Dr. Joy: And that gives you a limit. So, we know how fast the cosmic microwave background is moving away from us. Now the question is, has the rate that the universe is expanding changed and it’s sort of like if you know that I was going 90 mph for the first hour of a journey and you know that I’m going somewhere between 70 and 100 at the end of the journey. You can guesstimate based on knowing the distance. How long it took me to travel if you just assume I went 90 the whole time. But if my speed varied at a constant rate – which is what we think now is the acceleration – is the recent acceleration term, it gives you a finer detail. This is where we keep adjusting our numbers over time.
Professor Cain: And we look at say – when we started Astronomy Cast the estimate was 13.5 billion years old, then it went to 13.7 billion years old, and not we’re at 13.77 billion years old and the error spots are getting narrower and narrower at this point. Are you looking at the exact most recent estimate?
Dr. Gay; Yeah, because in my head – yeah it’s 13.772 according – yeah those – Plank measure at 13.82.
Professor Cain: There you go, so plank is the newest measurement, the most accurate measurement of the cosmic microwave back ground gave us this incredibly accurate estimate. Why? Why does a more accurate measure of the cosmic microwave background, gives us a more accurate understanding of how old the universe it.
Dr. Gay: This is where it starts to come down to matching the fine grain structure and the background which starts to tell us how long it was before the big bang. So, when I was in grad school, I remember learning it was 300 years from zero to cosmic microwave background, when now tend to teach it to more like 400, so that gets you part of the difference. And then it’s just a more –
Professor Cain: Thousands, 300 thousand yeah.
Dr. Gay: Yeah, it’s now it’s –
Professor Cain: I guess 3080 thousand, I forget the exact number. Yeah.
Dr. Gay: It’s now also a more accurate color measurement, so when you combine the more accurate color, the more accurate understanding of how long it took, and it also gives us a more accurate understanding of the geometry of the universe. Because how you expand and how the geometry is, it all factors together. So, there are multiple different things at play. There isn’t a simple baby answer. But it all comes down to knowing how long it took to get from 0 to cosmetic microwave background? How long it took to get from cosmic microwave background to now based on changing expansion rates. So, yeah.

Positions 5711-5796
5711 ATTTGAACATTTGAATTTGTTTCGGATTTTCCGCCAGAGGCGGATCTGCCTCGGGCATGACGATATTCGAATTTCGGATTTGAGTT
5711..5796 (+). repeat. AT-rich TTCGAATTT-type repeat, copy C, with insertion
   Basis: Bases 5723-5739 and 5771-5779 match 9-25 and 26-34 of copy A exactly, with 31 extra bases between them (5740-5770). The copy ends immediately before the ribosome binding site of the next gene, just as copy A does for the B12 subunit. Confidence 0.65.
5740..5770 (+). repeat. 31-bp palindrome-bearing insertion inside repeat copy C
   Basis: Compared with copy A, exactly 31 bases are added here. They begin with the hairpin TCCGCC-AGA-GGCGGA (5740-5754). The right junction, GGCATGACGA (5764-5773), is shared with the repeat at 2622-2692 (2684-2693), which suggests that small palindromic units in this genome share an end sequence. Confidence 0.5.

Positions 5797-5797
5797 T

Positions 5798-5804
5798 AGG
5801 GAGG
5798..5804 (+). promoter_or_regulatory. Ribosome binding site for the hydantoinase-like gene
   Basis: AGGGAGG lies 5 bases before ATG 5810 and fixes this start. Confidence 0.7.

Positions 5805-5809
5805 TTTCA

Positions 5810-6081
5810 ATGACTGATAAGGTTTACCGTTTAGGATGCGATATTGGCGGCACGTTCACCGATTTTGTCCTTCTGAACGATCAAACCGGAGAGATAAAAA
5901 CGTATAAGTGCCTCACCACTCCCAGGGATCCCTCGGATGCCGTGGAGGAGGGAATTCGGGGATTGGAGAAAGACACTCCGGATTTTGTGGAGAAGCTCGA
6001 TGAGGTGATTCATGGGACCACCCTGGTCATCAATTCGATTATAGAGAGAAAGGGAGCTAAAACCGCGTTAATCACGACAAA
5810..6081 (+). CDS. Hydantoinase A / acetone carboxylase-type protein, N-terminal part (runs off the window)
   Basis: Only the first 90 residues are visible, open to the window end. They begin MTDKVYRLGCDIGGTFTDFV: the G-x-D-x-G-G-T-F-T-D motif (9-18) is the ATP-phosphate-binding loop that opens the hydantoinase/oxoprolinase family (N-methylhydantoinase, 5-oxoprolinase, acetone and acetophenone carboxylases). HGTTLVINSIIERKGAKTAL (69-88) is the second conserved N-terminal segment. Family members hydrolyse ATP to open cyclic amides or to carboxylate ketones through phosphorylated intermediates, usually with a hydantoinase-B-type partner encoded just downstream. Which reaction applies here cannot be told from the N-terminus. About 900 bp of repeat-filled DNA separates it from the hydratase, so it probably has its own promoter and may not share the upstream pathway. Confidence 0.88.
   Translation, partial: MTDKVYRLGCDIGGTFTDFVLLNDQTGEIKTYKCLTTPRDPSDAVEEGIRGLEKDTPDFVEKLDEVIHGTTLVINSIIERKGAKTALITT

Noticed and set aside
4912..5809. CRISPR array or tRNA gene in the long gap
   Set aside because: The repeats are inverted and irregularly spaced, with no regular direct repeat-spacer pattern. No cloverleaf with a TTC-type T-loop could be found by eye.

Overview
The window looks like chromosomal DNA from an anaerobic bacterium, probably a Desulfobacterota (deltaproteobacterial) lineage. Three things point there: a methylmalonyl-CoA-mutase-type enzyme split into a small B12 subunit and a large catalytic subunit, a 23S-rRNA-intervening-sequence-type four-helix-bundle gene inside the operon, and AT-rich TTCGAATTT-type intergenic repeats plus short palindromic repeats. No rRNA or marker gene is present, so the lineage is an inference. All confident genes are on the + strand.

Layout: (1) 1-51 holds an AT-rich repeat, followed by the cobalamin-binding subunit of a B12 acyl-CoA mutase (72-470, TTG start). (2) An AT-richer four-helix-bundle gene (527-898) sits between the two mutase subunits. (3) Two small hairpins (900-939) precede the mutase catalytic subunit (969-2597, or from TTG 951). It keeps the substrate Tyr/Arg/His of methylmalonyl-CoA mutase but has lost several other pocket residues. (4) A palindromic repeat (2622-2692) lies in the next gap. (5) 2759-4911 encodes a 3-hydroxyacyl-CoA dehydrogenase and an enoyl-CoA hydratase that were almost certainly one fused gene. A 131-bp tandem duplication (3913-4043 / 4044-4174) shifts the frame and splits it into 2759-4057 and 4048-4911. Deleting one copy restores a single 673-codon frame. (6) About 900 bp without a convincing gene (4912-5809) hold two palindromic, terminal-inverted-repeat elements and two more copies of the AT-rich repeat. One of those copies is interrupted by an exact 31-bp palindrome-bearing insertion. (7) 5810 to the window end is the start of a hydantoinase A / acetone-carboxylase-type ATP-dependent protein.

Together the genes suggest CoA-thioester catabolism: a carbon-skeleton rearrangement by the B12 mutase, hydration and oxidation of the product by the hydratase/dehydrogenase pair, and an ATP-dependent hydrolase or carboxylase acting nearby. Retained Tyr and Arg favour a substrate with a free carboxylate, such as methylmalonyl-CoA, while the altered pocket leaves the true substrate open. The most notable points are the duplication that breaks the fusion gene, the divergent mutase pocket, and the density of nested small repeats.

Professor Cain: Amazing. So, there you go that’s how you know how old everything is, if anyone asks. Pamela do you have some names to read this week?
Dr. Gay: I do. So, this is the part of the show where we’re working our way through thanking the wonderful patrons that help us pay Susie. Without you Susie would not be paid, so thank you, thank you, thank you. This week we want to thank someone with a complicated name, Kensliea Ponsneviko, Shannon Humbard, David Gates, Eric Franger, Rachel Fry, Fredrick Shorgy, Claudia Masteroni, Tyrion VonNueterdoot, Darcia Daniels, Kristen Brooks, Thomas Tubman, Jimmy Burkeson, Arthur Lashall, Omar Delrivriaro, Chad Collopie, Mark Steven Rasnack, J4184, and William Lauer. Thank you for being part of our Patreon crew.
To those of you who have not yet said Astronomy Cast is worth five dollars a month, instead of getting that extra Starbucks I’m gonna support this podcast I love, don’t make me send – well we can’t lean on Ira Glass, so don’t make me send your friends to have me mock you. Please consider giving it doesn’t take a lot to make a huge difference and we are grateful and we try and make it worthwhile for all of you we have Patreon office hours, most Sundays we have special rewards, you can get your name on our website, and most of all you have my complete thanks by name. I will thank you as I read your names looking at our Patreon, Let me thank you.
Professor Cain: Patreon allows us to make this information. 524 episodes of Astronomy information available to anyone who wants to listen to it and learn about the universe. We don’t have to put it behind a pay wall, this is our way to make it available to as many people as possible and we couldn’t do this without the support of the patrons, so if this is a model that you support, if you like this, then definitely get involved, go to patreon.com/AstronomyCast and pitch in. All right, thanks Pamela we’ll see you next week.
Dr. Gay: Thank you Fraser, see you later.
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Voiceover: Thank you for listening to Astronomy Cast, a non-profit resource provided by the Planetary Science Institute, Fraser Cain, and Dr. Pamela Gay. You can find show notes and transcripts for every episode at Astronomy Cast. You can e-mail us at firstname.lastname@example.org. Tweet us @AstronomyCast, like us on Facebook, and watch us on YouTube. We record our show live on YouTube every Friday at 3 p.m. Eastern/12 p.m. Pacific or 1900 UTC. Our intro music was provided by David Joseph Wesley, the outro music is by Travis Siro and the show was edited by Susie Murph.
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Duration: 34 minutes